Can you cross each of the seven bridges that join the north and south of the river to the two islands, once and once only, without retracing your steps?
Given the nets of 4 cubes with the faces coloured in 4 colours, build a tower so that on each vertical wall no colour is repeated, that is all 4 colours appear.
If you can copy a network without lifting your pen off the paper and without drawing any line twice, then it is traversable. Decide which of these diagrams are traversable.
A dog is looking for a good place to bury his bone. Can you work out where he started and ended in each case? What possible routes could he have taken?
Euler discussed whether or not it was possible to stroll around Koenigsberg crossing each of its seven bridges exactly once. Experiment with different numbers of islands and bridges.
A Hamiltonian circuit is a continuous path in a graph that passes through each of the vertices exactly once and returns to the start. How many Hamiltonian circuits can you find in these graphs?
Every day at noon a boat leaves Le Havre for New York while another boat leaves New York for Le Havre. The ocean crossing takes seven days. How many boats will each boat cross during their journey?
Blue Flibbins are so jealous of their red partners that they will not leave them on their own with any other bue Flibbin. What is the quickest way of getting the five pairs of Flibbins safely to. . . .
This 100 square jigsaw is written in code. It starts with 1 and ends with 100. Can you build it up?
On a clock the three hands - the second, minute and hour hands - are on the same axis. How often in a 24 hour day will the second hand be parallel to either of the two other hands?
This problem is about investigating whether it is possible to start at one vertex of a platonic solid and visit every other vertex once only returning to the vertex you started at.
A game for 2 people. Take turns joining two dots, until your opponent is unable to move.
On which of these shapes can you trace a path along all of its edges, without going over any edge twice?
This article for teachers discusses examples of problems in which there is no obvious method but in which children can be encouraged to think deeply about the context and extend their ability to. . . .
This task, written for the National Young Mathematicians' Award 2016, involves open-topped boxes made with interlocking cubes. Explore the number of units of paint that are needed to cover the boxes. . . .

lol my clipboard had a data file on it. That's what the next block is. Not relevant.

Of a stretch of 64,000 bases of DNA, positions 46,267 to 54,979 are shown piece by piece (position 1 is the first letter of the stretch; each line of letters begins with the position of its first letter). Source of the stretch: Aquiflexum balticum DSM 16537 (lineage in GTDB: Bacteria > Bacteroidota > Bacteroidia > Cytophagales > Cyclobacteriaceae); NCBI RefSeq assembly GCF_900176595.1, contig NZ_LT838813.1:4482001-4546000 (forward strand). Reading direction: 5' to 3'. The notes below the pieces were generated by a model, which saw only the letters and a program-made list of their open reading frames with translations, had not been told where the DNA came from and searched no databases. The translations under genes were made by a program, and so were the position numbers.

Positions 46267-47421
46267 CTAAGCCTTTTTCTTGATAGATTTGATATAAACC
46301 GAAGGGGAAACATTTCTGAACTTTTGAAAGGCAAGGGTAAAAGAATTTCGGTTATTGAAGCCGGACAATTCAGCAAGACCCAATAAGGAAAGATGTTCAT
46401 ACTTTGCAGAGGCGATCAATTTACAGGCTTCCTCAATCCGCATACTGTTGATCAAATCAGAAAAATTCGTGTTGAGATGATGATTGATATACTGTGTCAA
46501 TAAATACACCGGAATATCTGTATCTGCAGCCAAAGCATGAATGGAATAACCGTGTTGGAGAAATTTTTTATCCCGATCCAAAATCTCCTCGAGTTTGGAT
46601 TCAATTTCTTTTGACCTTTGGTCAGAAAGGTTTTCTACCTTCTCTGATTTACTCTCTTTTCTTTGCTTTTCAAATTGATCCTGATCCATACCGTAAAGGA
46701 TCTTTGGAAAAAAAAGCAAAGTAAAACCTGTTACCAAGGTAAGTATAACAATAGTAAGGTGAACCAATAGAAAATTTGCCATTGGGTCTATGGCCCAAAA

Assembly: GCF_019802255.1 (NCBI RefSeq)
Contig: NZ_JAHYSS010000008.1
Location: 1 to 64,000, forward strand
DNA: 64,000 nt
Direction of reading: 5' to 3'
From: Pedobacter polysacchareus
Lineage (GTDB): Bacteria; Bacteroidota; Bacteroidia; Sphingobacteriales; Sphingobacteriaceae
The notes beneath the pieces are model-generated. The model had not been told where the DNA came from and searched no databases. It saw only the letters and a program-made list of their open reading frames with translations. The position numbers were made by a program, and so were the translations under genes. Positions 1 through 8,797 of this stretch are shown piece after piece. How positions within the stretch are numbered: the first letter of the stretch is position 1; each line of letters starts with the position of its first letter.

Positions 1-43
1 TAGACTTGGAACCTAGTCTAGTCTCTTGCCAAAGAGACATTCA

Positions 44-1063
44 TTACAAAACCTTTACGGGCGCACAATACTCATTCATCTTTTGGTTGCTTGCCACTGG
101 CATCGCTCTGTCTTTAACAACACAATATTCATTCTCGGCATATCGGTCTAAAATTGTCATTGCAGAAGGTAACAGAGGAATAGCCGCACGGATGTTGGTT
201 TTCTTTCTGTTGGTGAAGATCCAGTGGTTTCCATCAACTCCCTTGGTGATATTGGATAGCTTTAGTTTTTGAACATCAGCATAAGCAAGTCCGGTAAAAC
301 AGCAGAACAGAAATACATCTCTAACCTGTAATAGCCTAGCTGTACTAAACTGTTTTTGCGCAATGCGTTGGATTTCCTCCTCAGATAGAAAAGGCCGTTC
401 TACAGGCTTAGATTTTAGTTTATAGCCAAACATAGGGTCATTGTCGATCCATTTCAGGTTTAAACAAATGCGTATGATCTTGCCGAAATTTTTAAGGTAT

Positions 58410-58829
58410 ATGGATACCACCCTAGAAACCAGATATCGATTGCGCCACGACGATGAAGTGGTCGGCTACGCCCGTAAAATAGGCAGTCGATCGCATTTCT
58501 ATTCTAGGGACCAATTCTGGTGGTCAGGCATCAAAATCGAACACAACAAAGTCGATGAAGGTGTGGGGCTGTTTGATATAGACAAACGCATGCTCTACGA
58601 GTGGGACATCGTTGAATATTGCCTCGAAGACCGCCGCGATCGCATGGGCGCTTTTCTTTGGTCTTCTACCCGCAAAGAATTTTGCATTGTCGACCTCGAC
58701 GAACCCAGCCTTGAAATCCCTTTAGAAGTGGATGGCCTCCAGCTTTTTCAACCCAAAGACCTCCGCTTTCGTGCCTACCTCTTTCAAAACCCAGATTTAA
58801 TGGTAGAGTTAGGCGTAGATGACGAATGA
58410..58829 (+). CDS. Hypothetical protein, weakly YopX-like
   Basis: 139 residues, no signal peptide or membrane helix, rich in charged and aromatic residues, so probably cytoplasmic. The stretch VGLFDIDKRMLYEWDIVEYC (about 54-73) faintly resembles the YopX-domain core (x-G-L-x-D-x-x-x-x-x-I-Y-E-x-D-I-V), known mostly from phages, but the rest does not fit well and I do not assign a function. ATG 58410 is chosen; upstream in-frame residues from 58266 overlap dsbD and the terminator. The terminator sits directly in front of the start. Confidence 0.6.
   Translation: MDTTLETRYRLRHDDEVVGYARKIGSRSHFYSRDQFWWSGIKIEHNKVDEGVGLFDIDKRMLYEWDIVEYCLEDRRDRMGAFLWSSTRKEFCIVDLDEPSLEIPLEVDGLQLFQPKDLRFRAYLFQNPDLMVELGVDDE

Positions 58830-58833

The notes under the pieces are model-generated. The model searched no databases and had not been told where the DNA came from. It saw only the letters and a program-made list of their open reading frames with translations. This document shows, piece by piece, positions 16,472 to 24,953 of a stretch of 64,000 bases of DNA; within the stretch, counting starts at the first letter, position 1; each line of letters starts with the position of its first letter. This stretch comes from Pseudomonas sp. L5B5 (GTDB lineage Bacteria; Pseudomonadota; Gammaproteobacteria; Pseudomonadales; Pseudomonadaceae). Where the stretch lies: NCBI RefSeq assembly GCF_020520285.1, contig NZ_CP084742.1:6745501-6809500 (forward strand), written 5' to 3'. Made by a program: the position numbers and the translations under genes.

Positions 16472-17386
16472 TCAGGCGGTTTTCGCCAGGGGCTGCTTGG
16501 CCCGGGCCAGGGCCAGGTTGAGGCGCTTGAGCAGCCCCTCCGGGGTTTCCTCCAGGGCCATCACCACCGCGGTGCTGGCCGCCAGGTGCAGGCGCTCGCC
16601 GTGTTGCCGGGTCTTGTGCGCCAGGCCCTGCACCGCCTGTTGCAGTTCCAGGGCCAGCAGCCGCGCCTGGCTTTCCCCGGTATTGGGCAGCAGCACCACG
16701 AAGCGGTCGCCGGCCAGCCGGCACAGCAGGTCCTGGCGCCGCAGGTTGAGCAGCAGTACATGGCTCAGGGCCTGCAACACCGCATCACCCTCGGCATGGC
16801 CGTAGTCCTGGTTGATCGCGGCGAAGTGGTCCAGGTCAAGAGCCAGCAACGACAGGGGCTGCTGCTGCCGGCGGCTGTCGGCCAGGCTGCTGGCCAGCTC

A toy has a regular tetrahedron, a cube and a base with triangular and square hollows. If you fit a shape into the correct hollow a bell rings. How many times does the bell ring in a complete game?
The reader is invited to investigate changes (or permutations) in the ringing of church bells, illustrated by braid diagrams showing the order in which the bells are rung.
Lyndon Baker describes how the Mobius strip and Euler's law can introduce pupils to the idea of topology.
A bus route has a total duration of 40 minutes. Every 10 minutes, two buses set out, one from each end. How many buses will one bus meet on its way from one end to the other end?
Problem solving is at the heart of the NRICH site. All the problems give learners opportunities to learn, develop or use mathematical concepts and skills. Read here for more information.
Is it possible to rearrange the numbers 1,2......12 around a clock face in such a way that every two numbers in adjacent positions differ by any of 3, 4 or 5 hours?
Imagine you have six different colours of paint. You paint a cube using a different colour for each of the six faces. How many different cubes can be painted using the same set of six colours?
How much of the square is coloured blue? How will the pattern continue?
This task depends on groups working collaboratively, discussing and reasoning to agree a final product.